MINI Cooper D Auto 2017 review
MINI has introduced a new automatic seven-speed gearbox to its range, promising more economy than its predecessor
While the improvements might be incremental, the introduction of this new dual-clutch gearbox makes the MINI Auto more appealing than ever. It’s relatively smooth around town, while the seamless changes make it a refined cruiser, too. The fact it costs no more than before is the icing on the cake.
When the original ‘new’ MINI arrived in 2001, it was available with a choice of manual and automatic gearboxes. However, the slow and stentorian CVT failed to find favour among picky small car buyers.
The second-generation car saw the introduction of a much-improved torque converter auto. It gave the premium MINI a more mature personality, as well as better refinement and superior performance.
Now, however, the MINI One, One D and Cooper D have been fitted with an all-new seven-speed dual-clutch (DCT) gearbox – replacing the old six-speed unit in the existing car. The box will be fitted to the three and five-door hatchbacks, as well as the two-door Convertible.
The only visual difference between the two cars is the new electronic gear lever. It replaces the larger, more traditional-looking shifter – though even the revised version does without steering wheel-mounted paddles. It’s a neat design, though, and can be operated manually by pushing it fore and aft.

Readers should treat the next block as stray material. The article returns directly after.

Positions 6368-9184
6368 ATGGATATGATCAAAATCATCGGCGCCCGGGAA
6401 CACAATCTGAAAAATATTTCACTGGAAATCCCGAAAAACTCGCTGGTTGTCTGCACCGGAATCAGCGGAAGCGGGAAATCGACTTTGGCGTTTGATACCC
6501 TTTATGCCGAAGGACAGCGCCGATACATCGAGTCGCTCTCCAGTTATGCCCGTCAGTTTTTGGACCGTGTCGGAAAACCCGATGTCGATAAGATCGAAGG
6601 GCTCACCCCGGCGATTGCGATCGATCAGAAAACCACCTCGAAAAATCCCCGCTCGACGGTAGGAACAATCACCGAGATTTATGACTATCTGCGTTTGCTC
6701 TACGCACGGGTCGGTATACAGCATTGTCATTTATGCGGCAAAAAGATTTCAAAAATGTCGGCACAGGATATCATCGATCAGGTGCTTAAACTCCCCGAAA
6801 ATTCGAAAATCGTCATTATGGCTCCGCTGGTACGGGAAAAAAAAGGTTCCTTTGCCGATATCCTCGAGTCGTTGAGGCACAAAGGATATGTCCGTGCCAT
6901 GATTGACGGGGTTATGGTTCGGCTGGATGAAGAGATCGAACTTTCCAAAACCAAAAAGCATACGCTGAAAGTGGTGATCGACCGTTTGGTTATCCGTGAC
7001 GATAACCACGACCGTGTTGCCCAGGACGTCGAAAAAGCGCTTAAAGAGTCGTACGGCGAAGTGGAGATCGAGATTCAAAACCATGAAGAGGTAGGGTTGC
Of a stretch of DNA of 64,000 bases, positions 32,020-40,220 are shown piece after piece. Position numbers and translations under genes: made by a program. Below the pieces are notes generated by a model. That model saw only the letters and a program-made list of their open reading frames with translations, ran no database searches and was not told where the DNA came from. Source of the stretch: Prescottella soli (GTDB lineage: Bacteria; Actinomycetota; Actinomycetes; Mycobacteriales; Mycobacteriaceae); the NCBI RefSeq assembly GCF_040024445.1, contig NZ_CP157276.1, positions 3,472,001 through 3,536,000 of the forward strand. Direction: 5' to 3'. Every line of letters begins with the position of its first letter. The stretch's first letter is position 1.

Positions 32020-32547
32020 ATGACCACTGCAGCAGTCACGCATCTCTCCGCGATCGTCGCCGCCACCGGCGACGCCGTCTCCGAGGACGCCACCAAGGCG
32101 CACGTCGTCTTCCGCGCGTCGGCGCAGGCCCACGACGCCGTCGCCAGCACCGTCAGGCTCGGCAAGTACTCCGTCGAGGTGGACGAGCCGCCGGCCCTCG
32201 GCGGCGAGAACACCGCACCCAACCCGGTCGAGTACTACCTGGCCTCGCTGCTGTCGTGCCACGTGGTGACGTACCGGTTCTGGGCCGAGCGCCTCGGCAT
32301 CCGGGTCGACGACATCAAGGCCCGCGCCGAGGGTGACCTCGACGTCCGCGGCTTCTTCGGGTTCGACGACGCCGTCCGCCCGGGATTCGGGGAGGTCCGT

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Despite questions over the low-speed refinement of DCT gearboxes, the new MINI Auto feels comfortable around town. It has a tendency to creep without a heavy foot on the brake pedal, but you quickly learn to live with it – and when you do, it’s pretty painless.
On the move, it’s much smoother than before. In normal driving the shifts are almost imperceptible, switching cogs easily and efficiently. It’s pretty happy to change down when you floor the throttle, too, although paddles would make the process more seamless still.
There is no lurching as it works up the ratios, allowing you to build speed without hesitation. It’s a good match to the 114bhp three-cylinder Cooper D engine, too, which never feels particularly rattily – even when holding on to the gears in manual mode.
MINI says that while the new gearbox weighs near enough the same as the old one, the extra cog and new electronic clutches mean it should be around five per cent more economical. However, with the new WLTP test procedures now applicable for all new cars – on paper, at least – the differences are less quantifiable.
Elsewhere, it’s business as usual. The MINI is still one of the finest-handling small cars on sale, and fitted with a punchy diesel engine it is both quick and quiet. The steering is direct and well weighted, and while the ride is firm, it strikes a good balance of comfort and handling.
For the time being, the petrol Cooper and Cooper S will continue to use the old six-speed auto, while the Cooper SD and JCW get an eight-speed version. We’re assured that in time, however, the new DCT will feature across almost every model in the MINI range.